Players: 1 Player Game | Genre: Action
Release Date: 09/05/06
The criminal underworld is certainly a subject that we’ve become accustomed to on the PS2, the latest manifestation of note being Godfather: The Game. Sega feels that US audiences are now ready for their take on the Japanese mafia, known as the Yakuza. To keep it obvious, the game is named Yakuza.
The basic plot behind Yakuza won’t seem that interesting at first if you’ve played any one of the numerous criminally based games over the past four years or so. Players take on the role of Kiryu Kazuma. Once a part of the Japanese mafia, he’s just been released after serving a ten year prison sentence. Unsurprisingly, the player will need to help regain respect and power within the Yakuza. It’s not going to be easy since Kiryu has been out of the game for so long.
The plot may just turn out to be a driving feature of Yakuza however. It is written by Hase Seishu, a well known Japanese author. Yakuza’s story will give way to plenty of drama and twists which will be revealed largely through cutscenes. Sega acquired some top Japanese actors for the voice work for the Japanese production, and they hope to get some good Hollywood actors for the US release as well.
If you’re thinking that this sounds like a GTA clone, you’re a bit off. Yakuza focuses on 3rd-person combat and RPG elements. As you roam the streets of Tokyo, you’ll encounter various enemies that will attack you. When you engage in combat, the game camera switches to a special perspective to give you a good view of the action. At first, you’ll start out with some standard kicking, punching, and grappling moves, but you’ll be able to learn several new moves by exploring the city and finding martial arts trainers. You’ll also be able to take advantage of the environment and use all kinds of objects like sandwich signs, bats, or whatever else you find lying around to bash your opponents. Kiryu will accumulate experience points that the player can use to upgrade and customize his abilities.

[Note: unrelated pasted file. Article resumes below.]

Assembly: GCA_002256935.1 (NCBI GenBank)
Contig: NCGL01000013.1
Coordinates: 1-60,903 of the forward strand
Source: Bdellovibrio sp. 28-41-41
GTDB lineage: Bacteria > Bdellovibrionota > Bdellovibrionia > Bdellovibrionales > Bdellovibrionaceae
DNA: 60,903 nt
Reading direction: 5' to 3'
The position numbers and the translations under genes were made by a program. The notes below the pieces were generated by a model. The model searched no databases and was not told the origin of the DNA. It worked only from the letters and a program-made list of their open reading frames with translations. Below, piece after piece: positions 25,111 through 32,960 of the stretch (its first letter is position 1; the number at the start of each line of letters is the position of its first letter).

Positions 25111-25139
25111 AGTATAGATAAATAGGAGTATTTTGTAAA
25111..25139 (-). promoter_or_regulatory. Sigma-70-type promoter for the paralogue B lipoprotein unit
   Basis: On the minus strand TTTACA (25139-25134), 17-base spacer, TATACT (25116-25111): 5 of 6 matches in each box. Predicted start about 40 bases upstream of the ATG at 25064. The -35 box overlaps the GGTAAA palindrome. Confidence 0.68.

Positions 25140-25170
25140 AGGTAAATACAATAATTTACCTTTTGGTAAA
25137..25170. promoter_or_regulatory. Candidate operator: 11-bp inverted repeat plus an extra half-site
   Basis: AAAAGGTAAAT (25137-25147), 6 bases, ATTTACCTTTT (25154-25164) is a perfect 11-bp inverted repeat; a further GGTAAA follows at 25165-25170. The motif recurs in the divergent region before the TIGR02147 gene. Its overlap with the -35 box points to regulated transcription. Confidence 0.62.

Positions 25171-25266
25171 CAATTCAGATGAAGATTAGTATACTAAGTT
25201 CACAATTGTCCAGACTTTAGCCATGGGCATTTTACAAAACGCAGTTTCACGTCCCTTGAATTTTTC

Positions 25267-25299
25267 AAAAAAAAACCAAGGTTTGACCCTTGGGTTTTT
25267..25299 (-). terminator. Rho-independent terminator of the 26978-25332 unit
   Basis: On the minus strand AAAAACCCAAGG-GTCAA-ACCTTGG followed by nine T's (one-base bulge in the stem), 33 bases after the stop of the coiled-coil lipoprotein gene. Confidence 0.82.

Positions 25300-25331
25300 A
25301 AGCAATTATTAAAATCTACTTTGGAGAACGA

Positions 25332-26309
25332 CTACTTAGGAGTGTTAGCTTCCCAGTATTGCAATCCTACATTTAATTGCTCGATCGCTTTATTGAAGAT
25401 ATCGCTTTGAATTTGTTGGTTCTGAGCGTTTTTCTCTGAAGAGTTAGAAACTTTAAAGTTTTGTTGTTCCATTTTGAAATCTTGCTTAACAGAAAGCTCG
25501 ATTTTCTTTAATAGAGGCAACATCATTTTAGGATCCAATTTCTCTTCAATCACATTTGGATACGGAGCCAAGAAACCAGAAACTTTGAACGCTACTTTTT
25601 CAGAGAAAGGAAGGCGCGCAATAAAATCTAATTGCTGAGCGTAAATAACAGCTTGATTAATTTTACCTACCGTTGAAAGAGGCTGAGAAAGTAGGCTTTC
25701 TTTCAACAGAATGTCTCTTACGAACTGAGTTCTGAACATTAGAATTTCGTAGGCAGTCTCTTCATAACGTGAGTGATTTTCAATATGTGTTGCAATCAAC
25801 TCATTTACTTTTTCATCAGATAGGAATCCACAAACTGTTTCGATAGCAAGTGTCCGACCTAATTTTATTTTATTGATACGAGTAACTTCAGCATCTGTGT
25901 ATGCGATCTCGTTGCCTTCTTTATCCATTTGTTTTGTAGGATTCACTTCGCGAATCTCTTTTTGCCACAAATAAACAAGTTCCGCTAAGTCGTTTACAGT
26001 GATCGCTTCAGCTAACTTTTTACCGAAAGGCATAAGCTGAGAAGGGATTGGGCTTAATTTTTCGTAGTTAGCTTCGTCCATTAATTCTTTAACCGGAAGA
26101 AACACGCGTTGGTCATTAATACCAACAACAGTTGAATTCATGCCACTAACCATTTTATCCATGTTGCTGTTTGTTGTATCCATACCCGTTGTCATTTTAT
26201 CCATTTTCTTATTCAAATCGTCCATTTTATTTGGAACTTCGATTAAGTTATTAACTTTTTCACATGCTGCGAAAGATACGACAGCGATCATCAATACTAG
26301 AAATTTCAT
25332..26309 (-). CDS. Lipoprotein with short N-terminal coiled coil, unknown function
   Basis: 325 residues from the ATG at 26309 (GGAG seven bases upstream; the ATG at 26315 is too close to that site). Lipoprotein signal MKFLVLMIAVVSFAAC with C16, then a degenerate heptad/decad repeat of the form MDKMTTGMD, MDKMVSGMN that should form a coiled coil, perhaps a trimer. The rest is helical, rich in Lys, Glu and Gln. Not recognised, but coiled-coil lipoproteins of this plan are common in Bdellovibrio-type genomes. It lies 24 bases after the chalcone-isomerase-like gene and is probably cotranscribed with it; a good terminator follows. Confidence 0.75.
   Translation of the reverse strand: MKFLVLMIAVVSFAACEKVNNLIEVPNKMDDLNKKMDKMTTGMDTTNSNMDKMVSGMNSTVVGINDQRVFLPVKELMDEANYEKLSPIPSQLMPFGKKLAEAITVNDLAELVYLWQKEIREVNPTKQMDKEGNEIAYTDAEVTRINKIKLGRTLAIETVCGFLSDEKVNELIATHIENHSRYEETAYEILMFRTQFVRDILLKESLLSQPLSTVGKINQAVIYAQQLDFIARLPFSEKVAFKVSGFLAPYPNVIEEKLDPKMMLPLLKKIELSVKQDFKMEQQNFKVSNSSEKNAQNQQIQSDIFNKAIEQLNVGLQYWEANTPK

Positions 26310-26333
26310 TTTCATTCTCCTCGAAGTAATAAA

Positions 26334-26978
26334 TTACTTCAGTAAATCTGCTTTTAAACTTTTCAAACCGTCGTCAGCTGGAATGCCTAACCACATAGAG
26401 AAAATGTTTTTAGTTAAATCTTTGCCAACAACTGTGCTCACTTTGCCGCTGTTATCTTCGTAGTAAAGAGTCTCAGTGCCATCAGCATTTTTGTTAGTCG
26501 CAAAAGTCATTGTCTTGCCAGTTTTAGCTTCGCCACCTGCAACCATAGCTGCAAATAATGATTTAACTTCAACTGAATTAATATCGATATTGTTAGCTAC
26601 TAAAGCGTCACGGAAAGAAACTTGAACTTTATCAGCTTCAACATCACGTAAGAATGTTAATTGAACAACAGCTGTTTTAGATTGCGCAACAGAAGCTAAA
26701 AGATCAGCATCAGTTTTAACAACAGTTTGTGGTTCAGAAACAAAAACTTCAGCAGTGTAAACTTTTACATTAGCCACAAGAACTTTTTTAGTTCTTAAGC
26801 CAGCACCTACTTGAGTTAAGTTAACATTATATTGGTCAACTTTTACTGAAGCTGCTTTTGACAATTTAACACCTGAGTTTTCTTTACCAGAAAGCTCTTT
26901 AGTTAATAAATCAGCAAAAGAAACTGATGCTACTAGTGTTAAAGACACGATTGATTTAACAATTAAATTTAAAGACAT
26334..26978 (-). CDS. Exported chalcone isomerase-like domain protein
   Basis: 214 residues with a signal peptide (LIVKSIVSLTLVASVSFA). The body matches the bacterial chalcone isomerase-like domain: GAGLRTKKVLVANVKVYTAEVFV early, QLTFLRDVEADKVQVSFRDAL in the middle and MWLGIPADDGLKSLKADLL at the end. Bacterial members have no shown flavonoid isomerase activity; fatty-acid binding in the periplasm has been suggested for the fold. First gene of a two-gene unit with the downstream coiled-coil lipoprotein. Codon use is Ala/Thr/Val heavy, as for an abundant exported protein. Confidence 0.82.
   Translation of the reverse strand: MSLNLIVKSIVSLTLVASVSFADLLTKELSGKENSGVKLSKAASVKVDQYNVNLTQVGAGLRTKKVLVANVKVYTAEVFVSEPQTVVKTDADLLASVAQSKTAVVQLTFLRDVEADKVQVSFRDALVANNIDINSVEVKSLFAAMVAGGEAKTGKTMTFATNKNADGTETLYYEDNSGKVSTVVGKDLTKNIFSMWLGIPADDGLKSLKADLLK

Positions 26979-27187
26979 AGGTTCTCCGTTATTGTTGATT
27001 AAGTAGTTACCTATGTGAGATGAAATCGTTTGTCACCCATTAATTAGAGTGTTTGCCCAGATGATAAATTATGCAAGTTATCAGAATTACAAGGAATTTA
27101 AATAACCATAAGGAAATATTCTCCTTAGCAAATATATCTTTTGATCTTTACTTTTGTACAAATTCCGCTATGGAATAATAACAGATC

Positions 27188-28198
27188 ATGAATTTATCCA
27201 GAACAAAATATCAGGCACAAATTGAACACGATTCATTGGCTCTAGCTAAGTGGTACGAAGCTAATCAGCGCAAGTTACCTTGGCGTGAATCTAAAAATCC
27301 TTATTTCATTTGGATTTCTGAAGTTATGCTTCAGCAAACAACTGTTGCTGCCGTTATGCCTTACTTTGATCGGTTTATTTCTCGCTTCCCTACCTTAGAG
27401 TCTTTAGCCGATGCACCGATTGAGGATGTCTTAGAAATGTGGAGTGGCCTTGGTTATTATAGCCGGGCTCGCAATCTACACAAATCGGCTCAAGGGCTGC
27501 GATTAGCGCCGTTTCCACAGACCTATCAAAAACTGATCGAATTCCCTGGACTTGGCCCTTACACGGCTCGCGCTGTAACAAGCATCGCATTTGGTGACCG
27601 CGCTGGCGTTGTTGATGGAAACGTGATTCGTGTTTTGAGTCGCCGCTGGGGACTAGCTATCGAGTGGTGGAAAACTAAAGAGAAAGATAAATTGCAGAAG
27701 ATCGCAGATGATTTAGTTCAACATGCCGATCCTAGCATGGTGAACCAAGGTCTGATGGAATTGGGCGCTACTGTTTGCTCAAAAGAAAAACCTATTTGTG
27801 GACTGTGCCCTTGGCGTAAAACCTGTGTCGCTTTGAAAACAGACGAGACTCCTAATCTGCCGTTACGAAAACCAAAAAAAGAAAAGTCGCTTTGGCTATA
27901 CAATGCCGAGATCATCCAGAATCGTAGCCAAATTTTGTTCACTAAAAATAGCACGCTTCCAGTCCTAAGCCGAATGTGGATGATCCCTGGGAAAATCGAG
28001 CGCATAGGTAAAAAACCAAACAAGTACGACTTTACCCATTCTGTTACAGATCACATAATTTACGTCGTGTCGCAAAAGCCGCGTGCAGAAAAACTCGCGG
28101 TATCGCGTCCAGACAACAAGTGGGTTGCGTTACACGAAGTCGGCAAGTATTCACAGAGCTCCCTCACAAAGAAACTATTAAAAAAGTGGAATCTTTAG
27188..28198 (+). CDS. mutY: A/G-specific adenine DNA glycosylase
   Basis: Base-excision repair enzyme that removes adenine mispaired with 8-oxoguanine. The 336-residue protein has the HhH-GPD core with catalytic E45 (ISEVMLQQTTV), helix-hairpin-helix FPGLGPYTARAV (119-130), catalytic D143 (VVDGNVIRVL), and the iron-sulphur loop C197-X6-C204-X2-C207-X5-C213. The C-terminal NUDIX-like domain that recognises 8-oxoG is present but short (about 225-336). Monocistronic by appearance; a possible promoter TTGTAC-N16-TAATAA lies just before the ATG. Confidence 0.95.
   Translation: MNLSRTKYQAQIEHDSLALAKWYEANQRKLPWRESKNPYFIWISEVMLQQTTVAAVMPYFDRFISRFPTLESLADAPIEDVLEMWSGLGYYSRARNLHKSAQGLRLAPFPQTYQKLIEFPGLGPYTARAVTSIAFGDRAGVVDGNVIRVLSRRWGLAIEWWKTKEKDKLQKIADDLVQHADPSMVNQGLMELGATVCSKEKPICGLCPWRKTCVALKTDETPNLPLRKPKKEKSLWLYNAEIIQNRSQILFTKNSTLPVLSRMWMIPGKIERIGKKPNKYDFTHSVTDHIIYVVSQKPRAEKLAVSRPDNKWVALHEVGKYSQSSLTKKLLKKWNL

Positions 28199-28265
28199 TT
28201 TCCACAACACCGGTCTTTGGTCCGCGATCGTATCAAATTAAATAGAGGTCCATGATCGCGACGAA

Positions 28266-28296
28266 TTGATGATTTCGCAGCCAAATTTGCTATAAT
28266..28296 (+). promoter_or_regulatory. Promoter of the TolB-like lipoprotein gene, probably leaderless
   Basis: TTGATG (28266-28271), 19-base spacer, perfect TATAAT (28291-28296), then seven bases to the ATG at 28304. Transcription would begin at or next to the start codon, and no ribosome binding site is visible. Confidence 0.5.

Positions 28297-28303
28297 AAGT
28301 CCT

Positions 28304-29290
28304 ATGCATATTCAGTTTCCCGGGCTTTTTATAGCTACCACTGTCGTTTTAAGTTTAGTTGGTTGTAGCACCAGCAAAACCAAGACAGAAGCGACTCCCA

There won’t be any driving, but there will be several mini-games and side missions. You’ll be able to shop, gamble, and even try your hand at the batting cages among other things.
Sega is going for a very authentic feel with crowded city streets and even signage from real Japanese brands. Hopefully Yakuza will be a different take on the increasingly crowded criminal/urban sub-genre of gaming. It looks that way so far. Yakuza releases later this year, so it won’t be too long before we can find out how it turns out.